To prepare myself, I re-watched Game Center CX’s episode on the game to see the route Arino took. Although he deviated to a path that allowed him to pick up an invincibility power-up, it’s possible to get through the game rather quickly by using a few obscure warps, two of which require you to kill yourself at just the right spot on the screen to get transported further.

Those aren’t just outside examples of bizarre continuation points. During Arino’s run-through, he accidentally fell down a seemingly bottomless pit and was transported to another level. There are also warps that take you back to previous zones, but that doesn’t mean you’ve lost progress, it’s just that the game jumps all over the place. It’s non-linearity in the most arbitrary way possible.

The sequence of warps isn’t even the most unfriendly part of this game. The controls are a bit ridiculous, especially when it comes to jumping, and the structure of the platforming stages can seem a little unfair. You also die in a single hit, and your only weapon is unreliable at best. Many of the jumps are set up so you require ludicrously good timing or simply unreasonably precision with your button presses.

There’s also a zone in the game that just has the words “Black Hole” written in the background and drops you to your death repeatedly with no escape. So that’s fun. Three of the levels are reportedly not even connected to other zones, meaning you can only get to them with a level skip cheat. A few are just small rooms that contain a single door. You’re not truly getting 100 challenges, just 100 zones, if we’re being charitable.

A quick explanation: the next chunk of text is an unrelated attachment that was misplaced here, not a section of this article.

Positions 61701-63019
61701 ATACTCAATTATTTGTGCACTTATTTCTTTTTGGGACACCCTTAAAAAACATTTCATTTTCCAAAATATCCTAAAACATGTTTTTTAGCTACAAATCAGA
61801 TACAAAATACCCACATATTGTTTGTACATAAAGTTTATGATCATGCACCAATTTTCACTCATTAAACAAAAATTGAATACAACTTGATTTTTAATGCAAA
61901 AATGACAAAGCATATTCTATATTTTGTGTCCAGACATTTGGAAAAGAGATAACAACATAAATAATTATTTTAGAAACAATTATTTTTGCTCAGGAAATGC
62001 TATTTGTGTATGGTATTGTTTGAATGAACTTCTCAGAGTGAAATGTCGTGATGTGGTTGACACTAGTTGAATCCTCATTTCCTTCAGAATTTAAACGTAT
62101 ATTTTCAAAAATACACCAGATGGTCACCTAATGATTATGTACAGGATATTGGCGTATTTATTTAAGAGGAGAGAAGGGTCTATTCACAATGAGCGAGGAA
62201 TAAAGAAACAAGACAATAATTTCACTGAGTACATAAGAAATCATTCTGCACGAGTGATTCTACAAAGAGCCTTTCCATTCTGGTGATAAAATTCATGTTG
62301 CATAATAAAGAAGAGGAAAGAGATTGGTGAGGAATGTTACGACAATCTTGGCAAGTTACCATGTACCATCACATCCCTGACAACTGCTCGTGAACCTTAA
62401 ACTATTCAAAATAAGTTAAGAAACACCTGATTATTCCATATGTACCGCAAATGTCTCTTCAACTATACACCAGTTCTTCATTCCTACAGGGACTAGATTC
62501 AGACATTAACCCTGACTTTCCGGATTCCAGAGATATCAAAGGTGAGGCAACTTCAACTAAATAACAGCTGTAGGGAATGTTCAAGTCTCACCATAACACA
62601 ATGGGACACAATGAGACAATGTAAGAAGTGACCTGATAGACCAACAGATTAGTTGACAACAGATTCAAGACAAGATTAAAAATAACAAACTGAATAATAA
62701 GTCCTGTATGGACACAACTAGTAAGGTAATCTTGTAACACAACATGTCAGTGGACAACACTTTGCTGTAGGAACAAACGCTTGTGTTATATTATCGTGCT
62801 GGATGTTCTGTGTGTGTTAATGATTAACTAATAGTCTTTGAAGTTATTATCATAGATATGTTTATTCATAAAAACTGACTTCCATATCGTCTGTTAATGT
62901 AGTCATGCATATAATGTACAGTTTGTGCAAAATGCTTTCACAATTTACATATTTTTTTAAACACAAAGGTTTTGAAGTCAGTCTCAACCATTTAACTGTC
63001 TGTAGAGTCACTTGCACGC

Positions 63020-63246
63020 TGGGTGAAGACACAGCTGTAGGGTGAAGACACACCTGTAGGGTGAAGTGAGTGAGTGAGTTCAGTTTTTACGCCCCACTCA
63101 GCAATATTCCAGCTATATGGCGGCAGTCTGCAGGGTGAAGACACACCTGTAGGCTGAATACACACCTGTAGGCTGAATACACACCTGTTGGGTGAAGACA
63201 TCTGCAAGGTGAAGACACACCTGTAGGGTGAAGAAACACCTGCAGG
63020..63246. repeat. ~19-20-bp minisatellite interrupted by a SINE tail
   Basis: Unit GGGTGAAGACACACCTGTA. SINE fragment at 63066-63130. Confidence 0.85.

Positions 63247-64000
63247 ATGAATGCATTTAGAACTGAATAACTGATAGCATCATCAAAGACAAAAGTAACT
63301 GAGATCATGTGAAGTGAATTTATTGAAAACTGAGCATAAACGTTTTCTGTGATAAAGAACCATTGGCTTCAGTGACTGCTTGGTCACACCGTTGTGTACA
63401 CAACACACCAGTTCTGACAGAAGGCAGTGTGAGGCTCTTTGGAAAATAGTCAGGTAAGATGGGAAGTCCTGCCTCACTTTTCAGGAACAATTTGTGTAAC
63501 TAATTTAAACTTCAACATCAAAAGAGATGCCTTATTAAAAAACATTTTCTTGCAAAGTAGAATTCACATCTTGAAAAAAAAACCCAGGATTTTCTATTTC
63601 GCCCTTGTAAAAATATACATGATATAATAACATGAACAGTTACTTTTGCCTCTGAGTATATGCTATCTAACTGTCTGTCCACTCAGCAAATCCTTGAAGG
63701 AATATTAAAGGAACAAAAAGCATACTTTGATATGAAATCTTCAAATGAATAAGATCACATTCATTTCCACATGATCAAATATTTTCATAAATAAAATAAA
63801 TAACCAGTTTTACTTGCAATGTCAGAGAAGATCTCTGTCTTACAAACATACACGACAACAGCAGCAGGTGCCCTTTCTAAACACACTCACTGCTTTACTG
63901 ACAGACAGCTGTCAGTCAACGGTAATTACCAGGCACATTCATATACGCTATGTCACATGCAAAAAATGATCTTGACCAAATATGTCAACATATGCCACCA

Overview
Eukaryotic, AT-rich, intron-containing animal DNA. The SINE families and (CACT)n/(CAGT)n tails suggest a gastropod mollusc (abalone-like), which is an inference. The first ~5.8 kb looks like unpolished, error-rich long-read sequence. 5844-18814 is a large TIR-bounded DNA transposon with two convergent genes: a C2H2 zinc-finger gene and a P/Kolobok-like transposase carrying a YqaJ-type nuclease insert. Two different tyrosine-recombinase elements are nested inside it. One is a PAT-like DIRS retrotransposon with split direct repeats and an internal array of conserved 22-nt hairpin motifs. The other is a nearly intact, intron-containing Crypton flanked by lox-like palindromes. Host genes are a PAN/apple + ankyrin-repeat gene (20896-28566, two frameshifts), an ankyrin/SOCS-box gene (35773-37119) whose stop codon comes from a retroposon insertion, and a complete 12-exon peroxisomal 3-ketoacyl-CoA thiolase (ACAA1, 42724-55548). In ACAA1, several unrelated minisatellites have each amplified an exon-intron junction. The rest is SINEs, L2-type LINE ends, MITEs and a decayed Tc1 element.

To be fair, it was 1986, and platformers were still learning how to not suck. Most from that year probably did suck. It’s not as bad as, say, Milon’s Secret Castle or Koneko Monogatari, but it’s definitely a sinner.

I understand a lot of complaints and even praise I have towards Atlantis no Nazo makes it sound like the formula for an awful game, and maybe it is. However, like Spelunker, I have a special soft spot for it. I think I just find it charming due to how much of a jerk it is, like watching an energetic dog push a child into the mud. It’s just so cheerful about it that you can’t hate it!

We nearly got Atlantis no Nazo over here in the West, as Activision attempted to rebrand it as Super Pitfall 2, which is funny because the game obviously has no connection to that series aside from being extraordinarily obtuse. I’m not exactly sure why we never got a port, aside from the fact that the NES was still in its infancy in 1986, but I’m straining to think of a single case of the Japanese language being present aside from the title screen. That means if you’re unfamiliar with the language, you can still conquer its 100(ish) levels.

It was re-released in a couple Sunsoft compilations on PS1 and Windows. More recently, it was chosen as one of the 30 games on the Famicom Classic Mini console that Japan got. It’s also available on Japan’s Nintendo Switch Online, so I wouldn’t be surprised if it turned up over here. Maybe. It’s definitely a game that’s made for Japanese tastes, so I’m not exactly holding my breath.

Check out previous Famicom Fridays right here.

Zoey Handley
Zoey is a gadabout gaming hobbyist. She's been playing video games all her life and is a lover of both new and retro games. She enjoys digging in the dirt and picking out the games that are perfectly fine if you clean them up a bit.